"Suppose you were an idiot. And suppose you were a member of Congress. But I repeat myself."
--Mark Twain

Friday, March 12, 2010

I'll Remember You

I sing this song--or hum some part of it--almost every day.

Wednesday, March 10, 2010

Simon Says. And So Do I.

In the midst of all the commentary on things like the economy, earthquakes, Toyota, etc. I'd like to comment on something that really matters.

American Idol.

Our household watches American Idol.  Not always live, which would be unbearable;  we have a DVR (how did we live without them?) and record it so we can skip the commercials...and some of the drama.

Last night we watched the playback of that evening's episode.  Since it was already finished, and I hadn't seen it ahead of time or knew the outcome or knew what Simon Cowell would say about the female contestants and I'm not psychic (or psychotic, for that matter) I felt pretty good about myself as I made the judgment call on the girls.  Along with Simon.

Randy Jackson can "yo dog" all he wants.  Ellen Degeneres can make everyone laugh.  Kara can be kind and cutting at the same time.  But Simon...well, Simon is special, isn't he?  Just cuts to the chase and lets the chips fall where they may (Dr. Ellzey, forgive me for mixing my metaphors).

(It's always easier to judge others when you're not in their shoes.  So I qualify my comments by remembering that as I criticize the Idol eager eight, there's a reason they're on the show and I'm not.  I'm slightly outside the age limit for contestants.)

Anyway...I was uncannily accurate in my assessment of last night's singers.  I was right there with sweet Simon.  To wit:

Katie Stevens--sang a Kelly Clarkson song I didn't know because I listen to country music and Elvis almost exclusively.  I did know she was boring.  Simon says (that's the only time I'll use that phrase, but I just had to) that she sucked the energy out of the song.  I says she just sucked.

Siobhan Magnus--mu spell checker's going crazy.  Were her parents high when they named her?  Her dad was in the front row last night, looking for all the world like Phil Collins.  You make the call.  She sang "House of The Rising Sun".  My first band in sixth grade sang that song.  Simon said it was weird.  I said weird started before she opened her mouth.  Probably at birth.

Doctor Midwife/Birthing Tub Assistant:  It's a girl.
Mother:  What shall we name her?
Father:  I've been thinking (putting away his roach clip).  I really do like your mother's name, Cruella, but...oh, wow, man...look at those chiffon drapes...let's name her Chiffon but spell it Siobhan and bug the hell out of all her teachers.


Lacey Brown--looks like a cute little bird with that dark red dyed hair spiked in all directions.  Simon said the song she sang was in danger of being forgotten.  I don't remember what she sang.  We were right again.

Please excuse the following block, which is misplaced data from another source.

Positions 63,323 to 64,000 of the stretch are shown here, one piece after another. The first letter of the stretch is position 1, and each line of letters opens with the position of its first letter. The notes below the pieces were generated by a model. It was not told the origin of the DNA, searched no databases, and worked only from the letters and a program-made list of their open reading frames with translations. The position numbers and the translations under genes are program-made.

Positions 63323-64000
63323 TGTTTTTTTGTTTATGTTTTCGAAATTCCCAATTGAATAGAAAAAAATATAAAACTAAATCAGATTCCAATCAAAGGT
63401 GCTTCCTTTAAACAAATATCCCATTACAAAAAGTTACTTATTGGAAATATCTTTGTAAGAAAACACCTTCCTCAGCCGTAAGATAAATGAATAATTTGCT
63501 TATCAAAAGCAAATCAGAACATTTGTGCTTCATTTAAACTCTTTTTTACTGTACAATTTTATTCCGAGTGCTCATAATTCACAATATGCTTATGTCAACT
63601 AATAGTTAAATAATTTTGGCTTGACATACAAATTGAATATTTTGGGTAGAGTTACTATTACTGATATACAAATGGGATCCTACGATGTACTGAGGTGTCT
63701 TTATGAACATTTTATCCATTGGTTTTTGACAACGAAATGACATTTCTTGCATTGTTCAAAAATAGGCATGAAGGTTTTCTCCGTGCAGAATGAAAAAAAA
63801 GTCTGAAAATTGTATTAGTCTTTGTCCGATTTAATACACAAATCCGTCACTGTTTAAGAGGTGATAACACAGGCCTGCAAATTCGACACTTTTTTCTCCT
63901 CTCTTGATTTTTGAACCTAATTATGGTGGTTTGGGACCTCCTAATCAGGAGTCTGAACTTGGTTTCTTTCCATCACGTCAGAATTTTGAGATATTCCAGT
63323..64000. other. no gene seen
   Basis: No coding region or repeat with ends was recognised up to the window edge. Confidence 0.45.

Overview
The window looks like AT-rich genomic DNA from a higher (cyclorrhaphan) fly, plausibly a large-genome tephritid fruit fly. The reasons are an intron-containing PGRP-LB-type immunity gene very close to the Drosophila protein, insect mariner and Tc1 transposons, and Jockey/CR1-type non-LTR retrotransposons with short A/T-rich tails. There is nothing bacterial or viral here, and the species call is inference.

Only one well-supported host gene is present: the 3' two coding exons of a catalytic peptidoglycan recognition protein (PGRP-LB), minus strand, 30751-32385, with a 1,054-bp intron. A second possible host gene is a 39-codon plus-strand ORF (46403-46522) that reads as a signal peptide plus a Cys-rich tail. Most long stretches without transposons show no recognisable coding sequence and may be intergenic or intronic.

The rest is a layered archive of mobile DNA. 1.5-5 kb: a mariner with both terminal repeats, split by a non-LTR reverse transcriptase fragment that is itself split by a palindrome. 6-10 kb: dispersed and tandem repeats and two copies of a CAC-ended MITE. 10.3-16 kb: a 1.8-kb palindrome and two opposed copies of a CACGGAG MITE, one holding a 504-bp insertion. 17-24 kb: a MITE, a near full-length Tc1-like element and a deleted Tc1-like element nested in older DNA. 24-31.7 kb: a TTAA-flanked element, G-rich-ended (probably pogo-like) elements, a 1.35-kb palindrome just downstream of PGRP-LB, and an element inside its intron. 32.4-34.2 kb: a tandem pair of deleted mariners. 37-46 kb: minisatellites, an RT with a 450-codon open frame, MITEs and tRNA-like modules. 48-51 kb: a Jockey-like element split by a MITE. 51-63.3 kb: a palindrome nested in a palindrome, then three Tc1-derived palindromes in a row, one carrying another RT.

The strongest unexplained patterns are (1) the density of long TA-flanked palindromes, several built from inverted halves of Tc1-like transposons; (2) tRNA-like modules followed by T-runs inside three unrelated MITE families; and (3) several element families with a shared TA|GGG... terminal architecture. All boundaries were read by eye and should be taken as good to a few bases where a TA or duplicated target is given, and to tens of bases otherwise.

Katelyn Epperly--sang Carole King's "I Feel The Earth Move".  Dressed like Carole King:  hair, clothes, Wurlitzer keyboard.  Simon said it was like request night at a restaurant.  I requested she stop singing.

Didi Benami--WHERE ARE THESE NAMES COMING FROM?  Yawn.  Simon too.

Paige Miles--"Smile" by Nat King Cole.  Sounds like something you'd hear at a funeral.  Simon said it was like what you'd hear at a Holiday Inn in 1974.  I take offense, since I was playing in Holiday Inn bars around 1974.  We never played that song...I don't think.  I don't remember.

Crystal Bowersox--looks rough as a cob, sings like Aretha.  Simon said the competition was hers to lose.  I hope she wins it all because she doesn't fit the mold.  Ever the underdog supporter, me.  I realize how nasty that last sentence sounds.  I like it.

Lily Scott--Patsy Cline's "I Fall To Pieces".  Simon wondered why she chose that song.  I wondered how she made it this far.  Sounds like somebody choking a cat.  Simon said she was brave.  I agree.  You'd better be brave if you're going to be stupid.

So, Simon and I are on the same page right now.  I'm beginning to really like that guy.

Wednesday, March 3, 2010

Snowmageddon III

I hope--hope--this is the last time this year I'll have to say something about this.

We got around nine inches of snow yesterday between 5am and 1pm.  This translates to A) an inordinate number of idiot drivers 3) an unbearable number of "Special Weather Statements!" and D) more stupid questions than you can imagine.  Well, maybe not.

Anytime I hear someone say something stupid, I'm reminded of Keith Olbermann, when he co-anchored SportsCenter on ESPN, before he ran out to left field and stayed there.  He once said, "Remember, there are no stupid questions--only stupid people who ask questions." 

They all live in North Georgia.

Sometimes it's not questions, but observations, that make my head hurt.  One guy here at work, in the midst of the blizzard, observed that "if it keeps on like this them cars will be covered up before long." 

You think?

Another Florida transplant observed that "the wind makes it really cold out here."